I haven’t spent much time on the goats this winter, other than feeding and watering. This spring is not going to be fun in that regard. Only just bred the two, with one due in March and the other in April. They should still provide plenty of milk, and I’m committed to keeping the numbers down and manageable. Even just coming up with things for our twice a month Market is work. I won’t have cheese for a couple more months probably, so I’ve been making some really yummy scones to take for trading and selling. Only problem there is I want to eat them all. I plan to make kimchi for the Market too, by next month. And some herbal products are on the list, too, time permitting. But the big thing on the horizon is taking care of my dental issues and being able to build up my health again. Which is why I don’t want to take on any more projects or responsibilities. If I don’t take care of myself, I won’t be able to do all these things I have planned.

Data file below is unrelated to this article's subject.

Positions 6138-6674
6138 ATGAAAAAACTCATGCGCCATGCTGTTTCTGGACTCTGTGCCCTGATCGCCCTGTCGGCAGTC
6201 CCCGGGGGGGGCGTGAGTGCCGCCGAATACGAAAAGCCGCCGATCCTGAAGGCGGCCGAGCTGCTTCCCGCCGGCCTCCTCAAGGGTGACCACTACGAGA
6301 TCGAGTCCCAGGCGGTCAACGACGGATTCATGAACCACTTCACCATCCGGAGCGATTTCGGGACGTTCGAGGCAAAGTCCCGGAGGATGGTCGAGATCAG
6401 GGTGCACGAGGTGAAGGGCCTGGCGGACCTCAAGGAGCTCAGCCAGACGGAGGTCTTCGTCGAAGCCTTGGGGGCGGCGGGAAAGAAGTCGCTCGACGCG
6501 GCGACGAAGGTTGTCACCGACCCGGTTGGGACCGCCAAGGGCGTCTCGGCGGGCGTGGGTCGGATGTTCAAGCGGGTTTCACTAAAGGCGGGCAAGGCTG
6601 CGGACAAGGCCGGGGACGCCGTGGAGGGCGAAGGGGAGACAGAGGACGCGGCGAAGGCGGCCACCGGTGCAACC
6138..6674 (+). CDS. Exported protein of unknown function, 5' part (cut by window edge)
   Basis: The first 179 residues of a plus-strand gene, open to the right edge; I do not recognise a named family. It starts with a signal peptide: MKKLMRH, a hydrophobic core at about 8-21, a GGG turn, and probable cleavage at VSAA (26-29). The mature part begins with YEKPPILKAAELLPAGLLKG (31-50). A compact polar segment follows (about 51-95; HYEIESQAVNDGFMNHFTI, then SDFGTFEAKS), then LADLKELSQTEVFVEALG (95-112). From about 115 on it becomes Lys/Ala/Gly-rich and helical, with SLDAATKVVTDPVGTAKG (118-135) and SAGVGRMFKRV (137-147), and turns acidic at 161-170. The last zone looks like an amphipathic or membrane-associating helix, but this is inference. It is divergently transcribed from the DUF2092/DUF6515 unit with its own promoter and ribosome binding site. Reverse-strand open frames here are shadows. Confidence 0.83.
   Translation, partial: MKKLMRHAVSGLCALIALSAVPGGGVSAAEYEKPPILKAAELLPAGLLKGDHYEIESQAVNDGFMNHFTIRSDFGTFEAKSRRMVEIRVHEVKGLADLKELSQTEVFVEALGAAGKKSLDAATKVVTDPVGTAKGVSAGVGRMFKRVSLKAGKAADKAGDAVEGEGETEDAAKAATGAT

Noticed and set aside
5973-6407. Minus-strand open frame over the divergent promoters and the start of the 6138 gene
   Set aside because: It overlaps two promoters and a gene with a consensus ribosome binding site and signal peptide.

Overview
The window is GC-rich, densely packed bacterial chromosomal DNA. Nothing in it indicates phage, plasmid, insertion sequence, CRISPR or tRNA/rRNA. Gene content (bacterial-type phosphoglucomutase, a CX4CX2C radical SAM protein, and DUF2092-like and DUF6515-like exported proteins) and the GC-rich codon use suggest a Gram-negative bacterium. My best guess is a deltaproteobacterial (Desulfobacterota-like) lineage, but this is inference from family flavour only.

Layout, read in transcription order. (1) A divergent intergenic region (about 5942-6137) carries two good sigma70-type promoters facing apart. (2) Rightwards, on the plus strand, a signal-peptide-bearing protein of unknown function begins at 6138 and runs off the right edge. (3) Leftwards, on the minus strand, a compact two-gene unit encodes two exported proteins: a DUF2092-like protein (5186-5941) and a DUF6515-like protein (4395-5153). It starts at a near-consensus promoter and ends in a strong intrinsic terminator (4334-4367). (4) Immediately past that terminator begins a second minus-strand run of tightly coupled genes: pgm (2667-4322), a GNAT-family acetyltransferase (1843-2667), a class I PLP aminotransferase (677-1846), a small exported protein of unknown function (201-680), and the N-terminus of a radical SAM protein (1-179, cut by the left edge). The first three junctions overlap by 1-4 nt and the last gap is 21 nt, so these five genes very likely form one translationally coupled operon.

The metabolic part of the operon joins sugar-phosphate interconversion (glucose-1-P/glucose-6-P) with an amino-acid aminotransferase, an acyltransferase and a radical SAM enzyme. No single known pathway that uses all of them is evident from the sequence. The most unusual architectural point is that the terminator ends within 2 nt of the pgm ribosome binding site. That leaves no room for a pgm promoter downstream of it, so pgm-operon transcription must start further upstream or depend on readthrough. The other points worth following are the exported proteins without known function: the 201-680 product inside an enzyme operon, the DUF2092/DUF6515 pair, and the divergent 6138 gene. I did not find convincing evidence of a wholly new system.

I did manage to respond in time to keep them from taking the Medicare part B portion out of my social security check every month. There is a story that goes with that too, but suffice it to say it’s ridiculous to pay for something I know I will never use. My husband and I have even talked about getting an oxygen tank and a defibrillator, because neither one of us wants to go to a hospital for any reason. Trust is completely gone there. I mean, if we go fast that’s fine, it’s a done deal, but if either of us was to have a mild heart attack we can’t just sit there and do nothing, so as unpopular as the subject is, we’ve had to talk about it. It’s really sad that we’ve come to this place where we feel completely on our own when it comes to healthcare. But everything they do now is suspect. And I’m not giving the right to make medical decisions for me away to anyone working within the system. Just not happening. Interestingly, one of the pups went to a woman who is a nurse, who managed to keep her job at a local hospital without getting the jab(s), and she is so taken with her she wants the other one we still have available, so is picking her up at the market on Saturday. Anyone who managed to stay working under the pressure to comply over the last two years is to be respected, for sure. Many weren’t so lucky and did lose their jobs. What a deal.